Science and metaphysics again

The Scholastics developed a cosmology with the Earth at absolute rest in the center of moving concentric spheres. Ptolemy’s geocentric astronomy with its epicycles was thought to be consistent with the Scholastic cosmology. When geocentrism was challenged by the early scientists, the whole Scholastic cosmology was thought to be undermined.

The difference between science and metaphysics has been confused ever since.

For example, in his General Scholium to the Principia Newton wrote:

For whatever is not deduc’d from the phenomena, is to be called an hypothesis; and hypotheses, whether metaphysical or physical, whether of occult qualities or mechanical, have no place in experimental philosophy.

But then in his Scholium to the Definitions Newton goes on to give his opinions about absolute time, absolute space, and absolute motion. So much for staying away from metaphysics!

As the sciences progress they normally come to question their metaphysical assumptions, reduce the metaphysics, and become more formal and mathematical. Quantum mechanics as an example of science with minimal metaphysics. Some people think that is a problem but I see it as a success.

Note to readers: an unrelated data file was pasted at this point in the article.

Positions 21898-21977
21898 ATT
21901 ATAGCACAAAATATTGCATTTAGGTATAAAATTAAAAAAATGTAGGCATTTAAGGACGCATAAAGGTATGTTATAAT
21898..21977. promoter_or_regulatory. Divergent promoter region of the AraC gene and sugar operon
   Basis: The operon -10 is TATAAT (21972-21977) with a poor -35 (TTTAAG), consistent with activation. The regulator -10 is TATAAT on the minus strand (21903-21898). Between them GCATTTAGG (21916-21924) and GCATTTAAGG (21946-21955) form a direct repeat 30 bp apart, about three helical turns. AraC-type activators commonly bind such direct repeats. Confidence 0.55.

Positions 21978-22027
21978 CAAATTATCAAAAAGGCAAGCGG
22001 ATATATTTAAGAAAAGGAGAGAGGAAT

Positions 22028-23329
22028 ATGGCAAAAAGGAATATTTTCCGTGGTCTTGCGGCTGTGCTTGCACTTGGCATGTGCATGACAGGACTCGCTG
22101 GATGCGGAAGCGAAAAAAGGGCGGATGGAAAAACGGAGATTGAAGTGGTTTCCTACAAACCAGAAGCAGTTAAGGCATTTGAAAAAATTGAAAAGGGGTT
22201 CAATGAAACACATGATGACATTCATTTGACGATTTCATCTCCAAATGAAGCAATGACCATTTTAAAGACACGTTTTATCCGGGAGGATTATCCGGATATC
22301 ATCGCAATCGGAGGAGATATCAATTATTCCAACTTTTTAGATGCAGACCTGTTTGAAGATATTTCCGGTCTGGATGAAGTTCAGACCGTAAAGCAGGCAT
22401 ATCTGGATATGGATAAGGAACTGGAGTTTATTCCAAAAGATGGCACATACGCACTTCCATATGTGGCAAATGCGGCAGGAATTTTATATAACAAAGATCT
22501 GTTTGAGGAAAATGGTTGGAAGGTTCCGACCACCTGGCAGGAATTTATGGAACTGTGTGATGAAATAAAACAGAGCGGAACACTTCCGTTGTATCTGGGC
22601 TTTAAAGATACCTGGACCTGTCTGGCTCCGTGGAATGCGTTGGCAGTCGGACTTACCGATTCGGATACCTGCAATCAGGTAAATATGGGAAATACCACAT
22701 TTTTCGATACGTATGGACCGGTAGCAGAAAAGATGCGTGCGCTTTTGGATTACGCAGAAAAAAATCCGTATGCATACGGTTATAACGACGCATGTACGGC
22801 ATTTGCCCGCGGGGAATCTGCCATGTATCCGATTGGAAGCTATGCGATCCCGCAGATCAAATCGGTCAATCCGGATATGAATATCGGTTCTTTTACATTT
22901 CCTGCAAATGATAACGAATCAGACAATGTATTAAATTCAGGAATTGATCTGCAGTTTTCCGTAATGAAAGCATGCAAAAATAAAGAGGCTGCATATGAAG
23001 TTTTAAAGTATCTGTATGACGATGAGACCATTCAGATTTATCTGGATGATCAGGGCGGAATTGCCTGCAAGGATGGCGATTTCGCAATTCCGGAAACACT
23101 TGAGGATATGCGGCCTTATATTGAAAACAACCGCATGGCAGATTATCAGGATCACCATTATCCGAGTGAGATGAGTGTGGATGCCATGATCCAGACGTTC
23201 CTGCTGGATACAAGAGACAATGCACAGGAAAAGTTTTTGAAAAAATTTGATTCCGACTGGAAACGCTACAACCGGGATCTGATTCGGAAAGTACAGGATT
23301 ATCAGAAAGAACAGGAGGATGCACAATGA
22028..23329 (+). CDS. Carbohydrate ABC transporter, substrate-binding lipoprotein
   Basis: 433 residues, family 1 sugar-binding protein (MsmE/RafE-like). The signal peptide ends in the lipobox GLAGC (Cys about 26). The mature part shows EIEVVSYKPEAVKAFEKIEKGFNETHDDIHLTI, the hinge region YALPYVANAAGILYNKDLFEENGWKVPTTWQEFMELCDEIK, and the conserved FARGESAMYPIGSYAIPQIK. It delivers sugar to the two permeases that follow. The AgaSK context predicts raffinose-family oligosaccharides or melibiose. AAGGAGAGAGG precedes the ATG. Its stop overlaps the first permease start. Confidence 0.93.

Philosopher of physics Tim Maudlin describes quantum mechanics this way:

Unlike Relativity, there is no agreement among physicists about how to understand quantum theory. Indeed, the very phrase “quantum theory” is a misnomer: there is no such theory. Rather there is a mathematical formalism and some (quite effective) rules of thumb about how to use the formalism to make certain sorts of predictions. … The philosopher of physics cares about the underlying reality and attends to the predictions only insofar as they can serve as evidence for which account of the underlying reality is correct.” p.xiii, Philosophy of Physics: Space and Time by Tim Maudlin

Like most in his field, Maudlin develops a metaphysics that doesn’t go beyond the bounds of naturalism. That’s his business but it’s not the business of science.

Other sciences are entwined with metaphysics. For example, the development of geology and biology as historical sciences conjured up first thousands, then millions, and then billions of years of time before recorded history. With no quantitative parsimony there was no cost for such magic.

The existence of time before the history of humanity is really about metaphysics, not science. What can be done in science is to show that the assumption of pre-historic time fits well – or not – with other science. Those with a methodology that includes quantitative parsimony (with or without qualitative parsimony) have an incentive to avoid such large metaphysical quantities.

Formal and material space and time